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Black political candidates ‘face discrimination’

TAKING ACTION: A cross-party parliament inquiry on discrimination in electoral practices including Seema Malholtra (fourth from left) and David Lammy (second right)

A DAMNING report on electoral campaigning practices has found that discrimination or the fear of discrimination is discouraging black candidates from standing for political office.

The cross-party parliament inquiry on discrimination in electoral practices, chaired by Natascha Engel MP, examined a range of issues including the way candidates are selected and the language used in campaign leaflets.

The report noted: “Despite broad consensus that racism and discrimination have no place in election campaigns, the evidence we have received indicates that incidents continue to occur covertly and without appropriate redress.

“We were particularly concerned that the statutory body with primary responsibility for addressing discrimination, the Equality and Human Rights Commission (EHRC), has neglected its responsibilities and lost some of the good practices carried out under its former guise as the Commission for Racial Equality (CRE),” it noted.

Race relations activist Lee Jasper called for a Royal Commission advisory committee established by the government to investigate the matter as an issue of public concern.

He said: “Political parties have to recognise the fact that [people from] black and minority ethnic background are put off entering into politics because of the additional scrutiny and racist victimisation that too many of us [face].”

Ahead of the 2008 mayoral elections Jasper, then race advisor to Ken Livingstone, became a target of an Evening Standard campaign that falsely accused him of financial misconduct. He was later cleared of any wrongdoing.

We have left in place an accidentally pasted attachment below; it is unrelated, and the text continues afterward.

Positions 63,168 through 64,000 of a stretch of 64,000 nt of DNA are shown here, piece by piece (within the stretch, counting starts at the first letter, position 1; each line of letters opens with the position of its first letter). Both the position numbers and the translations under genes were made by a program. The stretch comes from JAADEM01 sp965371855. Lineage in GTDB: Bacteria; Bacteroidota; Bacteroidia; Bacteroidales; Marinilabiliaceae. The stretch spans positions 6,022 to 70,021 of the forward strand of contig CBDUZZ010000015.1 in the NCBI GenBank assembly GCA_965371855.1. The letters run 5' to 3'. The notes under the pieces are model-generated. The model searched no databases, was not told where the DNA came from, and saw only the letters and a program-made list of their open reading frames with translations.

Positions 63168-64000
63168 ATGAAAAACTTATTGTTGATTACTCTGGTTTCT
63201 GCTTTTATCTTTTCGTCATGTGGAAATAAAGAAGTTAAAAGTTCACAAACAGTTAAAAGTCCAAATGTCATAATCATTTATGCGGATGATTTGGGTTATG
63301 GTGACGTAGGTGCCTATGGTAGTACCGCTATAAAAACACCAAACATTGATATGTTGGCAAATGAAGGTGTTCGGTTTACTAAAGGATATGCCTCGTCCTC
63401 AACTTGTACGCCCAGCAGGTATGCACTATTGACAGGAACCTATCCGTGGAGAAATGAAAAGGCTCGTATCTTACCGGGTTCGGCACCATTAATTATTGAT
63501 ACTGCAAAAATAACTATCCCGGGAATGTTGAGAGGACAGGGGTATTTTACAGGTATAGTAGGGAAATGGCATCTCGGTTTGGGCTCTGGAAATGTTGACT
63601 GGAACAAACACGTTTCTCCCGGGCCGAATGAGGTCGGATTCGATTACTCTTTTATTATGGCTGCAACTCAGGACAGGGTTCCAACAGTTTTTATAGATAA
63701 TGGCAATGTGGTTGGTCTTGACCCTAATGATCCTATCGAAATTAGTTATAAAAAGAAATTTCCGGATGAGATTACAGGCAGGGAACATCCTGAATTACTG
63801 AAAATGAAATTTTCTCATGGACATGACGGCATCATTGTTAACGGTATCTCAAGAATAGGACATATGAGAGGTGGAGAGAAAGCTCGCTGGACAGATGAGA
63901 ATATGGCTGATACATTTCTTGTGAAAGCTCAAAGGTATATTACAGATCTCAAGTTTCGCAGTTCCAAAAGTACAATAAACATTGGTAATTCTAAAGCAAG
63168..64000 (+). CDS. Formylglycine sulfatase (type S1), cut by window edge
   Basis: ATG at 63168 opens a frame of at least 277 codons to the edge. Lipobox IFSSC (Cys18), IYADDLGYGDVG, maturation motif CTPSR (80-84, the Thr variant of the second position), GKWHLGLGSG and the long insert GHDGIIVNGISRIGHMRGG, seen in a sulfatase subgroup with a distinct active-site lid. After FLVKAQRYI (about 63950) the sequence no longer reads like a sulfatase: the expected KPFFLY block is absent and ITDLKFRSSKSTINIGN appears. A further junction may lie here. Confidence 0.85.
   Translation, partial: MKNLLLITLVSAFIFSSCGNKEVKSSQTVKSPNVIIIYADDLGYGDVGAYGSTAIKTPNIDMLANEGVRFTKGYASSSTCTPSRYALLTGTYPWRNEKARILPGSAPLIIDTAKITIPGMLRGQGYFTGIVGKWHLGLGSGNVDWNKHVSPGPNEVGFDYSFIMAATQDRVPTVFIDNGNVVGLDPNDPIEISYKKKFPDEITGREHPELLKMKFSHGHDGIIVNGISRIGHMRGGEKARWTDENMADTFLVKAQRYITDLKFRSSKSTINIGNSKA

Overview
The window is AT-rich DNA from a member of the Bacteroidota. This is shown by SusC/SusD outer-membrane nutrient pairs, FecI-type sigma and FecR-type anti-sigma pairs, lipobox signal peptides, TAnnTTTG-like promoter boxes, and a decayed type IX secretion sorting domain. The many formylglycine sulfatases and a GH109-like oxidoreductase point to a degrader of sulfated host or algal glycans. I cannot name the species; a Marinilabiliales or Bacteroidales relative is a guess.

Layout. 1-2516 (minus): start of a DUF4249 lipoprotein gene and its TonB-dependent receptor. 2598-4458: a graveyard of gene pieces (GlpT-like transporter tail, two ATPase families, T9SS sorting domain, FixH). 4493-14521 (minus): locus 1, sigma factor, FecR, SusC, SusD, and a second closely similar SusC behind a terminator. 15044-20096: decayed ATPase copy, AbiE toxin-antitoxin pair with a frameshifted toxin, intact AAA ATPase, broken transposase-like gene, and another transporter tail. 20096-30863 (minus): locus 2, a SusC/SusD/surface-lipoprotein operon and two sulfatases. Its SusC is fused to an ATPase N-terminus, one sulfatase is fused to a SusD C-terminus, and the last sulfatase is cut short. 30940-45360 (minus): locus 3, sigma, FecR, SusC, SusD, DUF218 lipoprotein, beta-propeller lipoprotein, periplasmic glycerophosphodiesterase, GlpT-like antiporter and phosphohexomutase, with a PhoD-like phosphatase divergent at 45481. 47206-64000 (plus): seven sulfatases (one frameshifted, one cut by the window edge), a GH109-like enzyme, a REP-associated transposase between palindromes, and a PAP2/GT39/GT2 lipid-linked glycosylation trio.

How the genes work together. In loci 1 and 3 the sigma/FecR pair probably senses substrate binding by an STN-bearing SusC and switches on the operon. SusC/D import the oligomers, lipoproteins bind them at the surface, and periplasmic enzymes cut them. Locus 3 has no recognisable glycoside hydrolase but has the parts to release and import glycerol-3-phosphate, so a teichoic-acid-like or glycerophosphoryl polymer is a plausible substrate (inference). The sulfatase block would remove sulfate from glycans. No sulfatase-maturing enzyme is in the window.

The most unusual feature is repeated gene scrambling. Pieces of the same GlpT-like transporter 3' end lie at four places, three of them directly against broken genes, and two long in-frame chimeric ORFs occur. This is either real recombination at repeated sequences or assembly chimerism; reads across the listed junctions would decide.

The report, published on October 29, was commissioned by John Mann MP, chair of the All-Party Parliamentary Group Against Anti-Semitism, and received evidence from a number of individuals and organisations.

It cited examples including malicious communications issued by the BNP, which focused on spreading fear and hate about specific ethnic minority communities.

Prem Goyal, leader of the newly-established All People’s Party and 2015 parliamentary candidate for Camberwell and Peckham, said he welcomed the report.

“It confronts what we all know goes on in political parties: a gulf between what parties preach and how they operate,” he said.

“It was the inequality practiced by the Southwark Labour Party that forced I and many others to leave and form a new political party, the All People’s Party, which is fighting for equality at the top of the political hierarchy."

"We hope the report helps parties face up to their shortcomings and will lead to actual change and results.”

In its key findings, the report called for a cross-party agreement on a simplified method of reporting discrimination, a code of conduct and training for candidates and support for those affected by discrimination.

It also urged the EHRC to regulate and police the conduct of political parties during electoral campaigning.

Feltham and Heston MP Seema Malhotra, a member of the panel of inquiry, said: “Discrimination or the fear of discrimination must have no place in our politics.”

Natascha Engel, chair of the inquiry added: “Our panel has conducted a thorough investigation and come up with what we think are practical and workable recommendations.”

She added: “I look forward to working with parliamentary colleagues and government to take forward the recommendations in the report.”

A spokesperson for the EHRC said it would be discussing the report and recommendations at its next board meeting in November, adding: “As the report notes, the commission’s role has changed following a government review (and from the role of the CRE played) and we have a reduced budget available to carry out a programme of strategic priorities which are decided following consultation with stakeholders.

"The report does appear to conflate offensive election materials or behaviour – which might be considered incitement to racial hatred and is a matter for the relevant authorities including the Electoral Commission and the police – with discrimination which is where the commission has a regulatory role.”

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